We strongly recommend referencing the project report when using our products, where you will find a full description of our methods, metrics, and user guidance.

Trees for Tribs NY catchments results map.

Catchments online map.

View or Access Data

Online Maps

Our products include two ArcGIS Online Maps, one for sub-watersheds and one for catchments, which users can access through a web browser. The online maps provide the ability to visualize all the scores developed on the assessment. Pop-up windows provide access to additional information.

Trees for Tribs sub-watersheds results map.

Sub-watersheds online map.

Data Explorer

Users can also explore the results using our custom application, the Data Explorer; an online tool which uses interactive maps and plots to help prioritization.

Trees for Tribs Statewide Data Explorer.

Trees for Tribs Statewide Data Explorer.

Both the maps and the Data Explorer allow users to either explore broadly, or investigate with a specific conservation goal in mind. To assist you, there is a guided tour on the Data Explorer to introduce users to all its functions, as well as a set of case studies included in our report to offer examples of how this data set may be used to answer specific questions. We further suggest all users read and understand the methods in our report to assist you in determining how best to use our tools.

Downloadable Products

In addition to the online products, users with GIS capability can download the Trees for Tribs GIS results geodatabase (ZIP, 77.2 MB). It includes feature classes of the sub-watershed and catchment results.

Riparian Buffers

Trees for Tribs Statewide riparian buffers.

We generated a set of variable width riparian buffers as part of the assessment process to score habitat quality within the riparian zone. These buffers are available as a shapefile (ZIP, 932 MB). The buffers are not to be redistributed or used for any purpose other than aiding in the review of the results of this assessment. Full details about methods used to derive the buffers can be found in the project report and Appendix E (XLSX, 69.9 KB). They should not be confused with flood risk maps, which can be obtained from FEMA and other explicit flood risk mapping projects. The tool used to create the buffers can be found online at Riparian Solutions.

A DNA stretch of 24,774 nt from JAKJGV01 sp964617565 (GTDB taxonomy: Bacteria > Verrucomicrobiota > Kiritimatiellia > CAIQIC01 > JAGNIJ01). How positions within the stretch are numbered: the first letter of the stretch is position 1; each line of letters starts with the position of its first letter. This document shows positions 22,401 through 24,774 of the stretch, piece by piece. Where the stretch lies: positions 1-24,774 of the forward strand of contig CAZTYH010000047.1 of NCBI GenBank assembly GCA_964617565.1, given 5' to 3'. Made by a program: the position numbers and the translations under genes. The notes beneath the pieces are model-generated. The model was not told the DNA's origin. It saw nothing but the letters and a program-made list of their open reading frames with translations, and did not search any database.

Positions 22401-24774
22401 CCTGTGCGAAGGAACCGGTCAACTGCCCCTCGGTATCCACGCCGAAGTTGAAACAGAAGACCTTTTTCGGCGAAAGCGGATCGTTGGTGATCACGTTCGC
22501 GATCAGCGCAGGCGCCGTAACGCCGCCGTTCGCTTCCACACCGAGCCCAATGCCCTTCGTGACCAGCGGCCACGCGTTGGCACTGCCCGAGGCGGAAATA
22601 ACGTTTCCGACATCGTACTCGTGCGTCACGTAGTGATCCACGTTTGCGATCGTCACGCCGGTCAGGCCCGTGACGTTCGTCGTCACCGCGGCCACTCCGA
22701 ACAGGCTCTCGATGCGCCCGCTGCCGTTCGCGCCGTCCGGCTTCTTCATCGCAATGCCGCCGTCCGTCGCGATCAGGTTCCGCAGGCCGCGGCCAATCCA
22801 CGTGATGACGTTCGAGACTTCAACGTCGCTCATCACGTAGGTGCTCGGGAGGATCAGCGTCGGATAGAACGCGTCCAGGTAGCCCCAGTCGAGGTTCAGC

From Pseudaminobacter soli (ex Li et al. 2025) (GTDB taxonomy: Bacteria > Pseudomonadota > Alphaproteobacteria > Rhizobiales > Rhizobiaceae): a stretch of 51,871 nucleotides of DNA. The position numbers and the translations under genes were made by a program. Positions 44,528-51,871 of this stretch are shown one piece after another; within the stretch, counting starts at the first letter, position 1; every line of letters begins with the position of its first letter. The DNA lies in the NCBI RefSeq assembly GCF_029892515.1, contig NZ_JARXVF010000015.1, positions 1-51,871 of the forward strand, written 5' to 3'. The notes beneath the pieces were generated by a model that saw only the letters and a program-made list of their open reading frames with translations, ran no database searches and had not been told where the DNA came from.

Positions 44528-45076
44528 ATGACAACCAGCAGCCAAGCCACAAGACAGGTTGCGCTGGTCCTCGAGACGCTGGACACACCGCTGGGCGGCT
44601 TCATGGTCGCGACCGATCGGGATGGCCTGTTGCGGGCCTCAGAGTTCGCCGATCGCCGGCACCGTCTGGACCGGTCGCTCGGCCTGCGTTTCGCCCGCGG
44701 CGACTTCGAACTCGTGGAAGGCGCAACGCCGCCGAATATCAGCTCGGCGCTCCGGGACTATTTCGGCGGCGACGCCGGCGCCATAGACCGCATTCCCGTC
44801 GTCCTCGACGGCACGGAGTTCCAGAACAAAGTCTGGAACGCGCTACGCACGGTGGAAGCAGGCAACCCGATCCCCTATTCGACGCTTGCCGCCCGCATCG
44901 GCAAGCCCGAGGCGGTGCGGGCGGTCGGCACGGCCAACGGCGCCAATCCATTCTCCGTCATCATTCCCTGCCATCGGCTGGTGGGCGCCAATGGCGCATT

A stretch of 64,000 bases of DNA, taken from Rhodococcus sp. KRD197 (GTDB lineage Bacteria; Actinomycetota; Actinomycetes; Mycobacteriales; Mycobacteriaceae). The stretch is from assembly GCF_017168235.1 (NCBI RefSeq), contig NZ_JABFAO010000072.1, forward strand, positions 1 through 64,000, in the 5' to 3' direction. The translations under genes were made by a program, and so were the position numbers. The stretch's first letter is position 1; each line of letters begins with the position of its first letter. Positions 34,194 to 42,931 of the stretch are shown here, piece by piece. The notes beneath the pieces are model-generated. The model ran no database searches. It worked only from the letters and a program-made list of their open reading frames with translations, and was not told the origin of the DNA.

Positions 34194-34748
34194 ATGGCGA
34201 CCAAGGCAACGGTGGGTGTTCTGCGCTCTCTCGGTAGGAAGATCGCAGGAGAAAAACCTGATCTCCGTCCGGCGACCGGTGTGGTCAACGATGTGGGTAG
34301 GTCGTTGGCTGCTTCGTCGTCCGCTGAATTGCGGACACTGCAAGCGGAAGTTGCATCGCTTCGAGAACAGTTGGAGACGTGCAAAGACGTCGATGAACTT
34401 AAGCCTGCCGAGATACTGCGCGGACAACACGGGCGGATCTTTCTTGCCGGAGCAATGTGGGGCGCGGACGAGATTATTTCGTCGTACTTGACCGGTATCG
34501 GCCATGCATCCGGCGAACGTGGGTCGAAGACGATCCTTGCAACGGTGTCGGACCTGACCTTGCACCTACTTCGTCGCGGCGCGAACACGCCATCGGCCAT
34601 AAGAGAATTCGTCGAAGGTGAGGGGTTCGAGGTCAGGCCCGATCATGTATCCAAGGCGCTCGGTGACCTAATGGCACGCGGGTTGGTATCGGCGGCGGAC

The project began April 1, 2016 and concluded January 2018. The New York Natural Heritage Program (NYNHP) of the State University of New York College of Environmental Science and Forestry (ESF) developed the project for the New York State Department of Environmental Conservation’s (NYS DEC) Division of Lands and Forests.

The project steering committee included members from the NYS DEC's Division of Lands and Forests, Division of Water, Division of Fish and Wildlife, Great Lakes Program, and Hudson River Estuary Program and Cornell University; The Nature Conservancy Eastern and Central/Western NY Chapters; NYS Soil & Water Conservation Committee; the NYS Department of Agriculture and Markets; NYS Department of State; and the Upper Susquehanna Coalition.

This project is a follow-up and expansion of the riparian assessment completed in the Great Lakes Basin.

Dec. 10, 2020 | Updated Feb. 7, 2021, 12:25 p.m.